That being said, the basic setup of Siege seems reactionary and conservative at first. This is a movie that ostensibly seems to suggest that police are essential to maintaining order in society—that without uniformed officers patrolling the streets, society will immediately devolve into chaos because of the lack of oversight. But Siege has a trick up its sleeve, something that ties the whole film together.

I recently heard about someone I knew in high school who spoke up at a school board meeting. As with many schools across the country, the place where I grew up is embroiled in controversy about whether school libraries should be allowed to contain materials that mention the existence of gay people. We seem to be backsliding, returning to the time I grew up wherein it was socially acceptable to be openly homophobic.

The guy I knew gave an impassioned speech about what it was like to grow up gay when we were in school, desperately seeking any sort of representation. He confessed to having been suicidal, to no longer wanting to live because he felt so isolated. After he begged the school board not to make modern kids go through what we went through back in the day—to please let them grow up in a world where their first exposure to queer people isn’t inextricable from death—as he walked back to his seat, someone in the crowd called him a pedophile.

My old Government teacher, the man who once sat back and let my classmates claim that no one’s ever been killed for being gay, is now the school principal.

Much of the marketing for Siege focused on the concept of self-defense. “Fight crime. Shoot back!” reads one tagline. “Your last defense is…Self Defense,” reads another. But that’s not really what’s happening in the film. The residents of the apartment building aren’t just defending themselves; they’re defending a minority—an oppressed, victimized gay man who has just witnessed an unimaginable horror. Our only defense, in other words, is to defend each other.

It’s a message that feels shockingly radical, and it’s one that has only grown more and more relevant 40 years on. In the age of “Defund the Police,” of national conversations about the role of policing, Siege resonates by suggesting that community defense is the way forward. If the police aren’t around to protect us, then we must protect one another.

I feel that old familiar ache when I read the news these days, when I hear about violent mobs showing up at family-friendly events like Drag Queen Story Hour, shouting down gay people and innocent children with slurs and threats. These children are just being introduced to the world of queer acceptance and are already learning that it comes with pain. I feel the ache when I scroll through the Libs of Tiktok Twitter account, which sics violent mobs on queer people expressing themselves online. In other words, I hear the words of the fascists in Siege echoing through the news every day. 

“We are the ones with the guts to stand up and say what everyone else is afraid to say,” one of the members of the New Order snarls at the patrons of the Crypt. “A lot of people think they gotta sound liberal these days. Don’t think that means they like you perverts!” It could be, word for word, a tweet from any online troll who claims to be a defender of free speech, who in actuality is full of hate. It doesn’t occur to them that people can actually accept one another, truly, wholeheartedly, and not just because they’re told they must. The fascists in Siege may as well be accusing society of “virtue signaling,” or accusing the gay people at the Crypt of “grooming.” The language has evolved ever so slightly, but the hate remains.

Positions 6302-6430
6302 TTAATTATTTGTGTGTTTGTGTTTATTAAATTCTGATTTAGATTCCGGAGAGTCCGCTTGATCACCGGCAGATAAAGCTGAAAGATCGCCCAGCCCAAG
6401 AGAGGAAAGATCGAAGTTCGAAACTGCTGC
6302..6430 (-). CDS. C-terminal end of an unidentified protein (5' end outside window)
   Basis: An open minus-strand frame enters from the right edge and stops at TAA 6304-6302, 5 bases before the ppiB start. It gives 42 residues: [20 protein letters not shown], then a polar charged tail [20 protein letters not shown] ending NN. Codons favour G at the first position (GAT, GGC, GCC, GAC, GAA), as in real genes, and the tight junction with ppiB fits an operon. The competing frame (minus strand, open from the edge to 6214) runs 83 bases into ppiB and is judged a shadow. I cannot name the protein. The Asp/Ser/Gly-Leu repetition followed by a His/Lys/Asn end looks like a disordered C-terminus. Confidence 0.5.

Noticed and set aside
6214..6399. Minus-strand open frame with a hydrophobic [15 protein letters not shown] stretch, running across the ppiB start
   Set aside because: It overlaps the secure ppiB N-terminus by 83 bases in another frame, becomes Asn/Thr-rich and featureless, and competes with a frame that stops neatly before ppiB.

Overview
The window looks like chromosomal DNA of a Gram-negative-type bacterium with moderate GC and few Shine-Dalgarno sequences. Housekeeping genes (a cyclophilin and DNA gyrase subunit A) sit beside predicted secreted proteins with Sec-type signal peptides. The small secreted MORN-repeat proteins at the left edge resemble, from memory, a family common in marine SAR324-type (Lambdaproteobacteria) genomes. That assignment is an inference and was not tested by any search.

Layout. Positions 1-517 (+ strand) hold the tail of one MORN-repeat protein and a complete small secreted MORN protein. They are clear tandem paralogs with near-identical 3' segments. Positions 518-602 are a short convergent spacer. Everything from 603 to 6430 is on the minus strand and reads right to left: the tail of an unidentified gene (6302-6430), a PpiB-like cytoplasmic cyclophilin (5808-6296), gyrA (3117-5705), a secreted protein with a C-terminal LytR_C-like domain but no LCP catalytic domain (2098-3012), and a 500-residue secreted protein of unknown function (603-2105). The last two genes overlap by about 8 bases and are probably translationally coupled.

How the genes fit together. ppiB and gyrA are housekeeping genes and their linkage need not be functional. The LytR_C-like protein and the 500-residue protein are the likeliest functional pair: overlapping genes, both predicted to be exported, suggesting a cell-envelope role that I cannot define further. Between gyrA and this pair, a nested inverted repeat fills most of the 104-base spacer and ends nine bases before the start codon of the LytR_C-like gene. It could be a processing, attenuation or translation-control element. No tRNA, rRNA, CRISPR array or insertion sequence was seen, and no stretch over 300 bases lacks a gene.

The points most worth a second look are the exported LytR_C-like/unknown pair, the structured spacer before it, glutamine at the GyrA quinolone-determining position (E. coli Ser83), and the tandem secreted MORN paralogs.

One of the VHS covers for Siege gives away the game. The background is a gigantic police badge, and the tagline reads, “Their badge is a license to kill.” In the film’s final seconds, after the chaos of the deadly night has died down, after some of the protagonists have survived it, we learn that the New Order aren’t just people taking advantage of the lack of police. They are the police. The fascists who are violently imposing an order of compliance and subjugation on the population are police officers, taking advantage of the lack of oversight to act out their basest, most evil fantasies.

In this, as in many exploitation films, Siege has it both ways. The film successfully revels in the shock of its premise, thrilling viewers by asking them to consider a world where a lack of law enforcement means that citizens have to take up arms to protect themselves. But it isn’t just a vicious, brutal what-if scenario, meant to caution people against wishing the police didn’t exist. It’s a vicious, brutal warning, a plea for people to recognize that policing itself is rotten to the core.

Again, in the age of “Defund the Police,” Siege feels eerily prescient. We’re forced every day to reckon with the fact that policing is out of control, that officers given a badge and a gun feel that they can run amok in the streets, bending society to their will. We watch, feeling helpless, aching, as police officers protect the fascists who are attacking queer people, defending their right to threaten the lives and safety of oppressed minorities rather than standing up for the rights of queer people to exist without the constant threat of violence.

Siege also offers a way forward. If the police won’t be there for us—if, in fact, the police are actively complicit in our oppression—then we must protect not just ourselves but each other. Daniel is terrified of the evil that lurks outside the apartment door, occasionally hiding when the fascists manage to breach it, but that’s okay; other people are willing to put their lives and bodies on the line to protect him. And when push comes to shove, Daniel does stand up for himself, protecting his protectors as much as they sheltered him.

It’s comforting to watch a film like this, in an odd sort of way. It’s a welcome acknowledgment that violence against gay people does exist—that there are people out there willing to recognize it and confront it in the media rather than sweeping it under the rug or pretending that queer people have brought it upon ourselves. It seems strange to find comfort in a film that shows violence against queer people with such honesty, but Siege makes it feel survivable, in a way, by providing not just the problem but a solution. We remember the boy in the sailor suit and we know that we must survive.

Today, their city. Tomorrow…yours!” reads another tagline common to Siege posters. This sort of thing has come to our cities already, and has in fact been here for a very long time. What matters next is what we do about it. Siege suggests that we’ll be able to find a way out and through, and to keep the ache at bay, I have to believe it.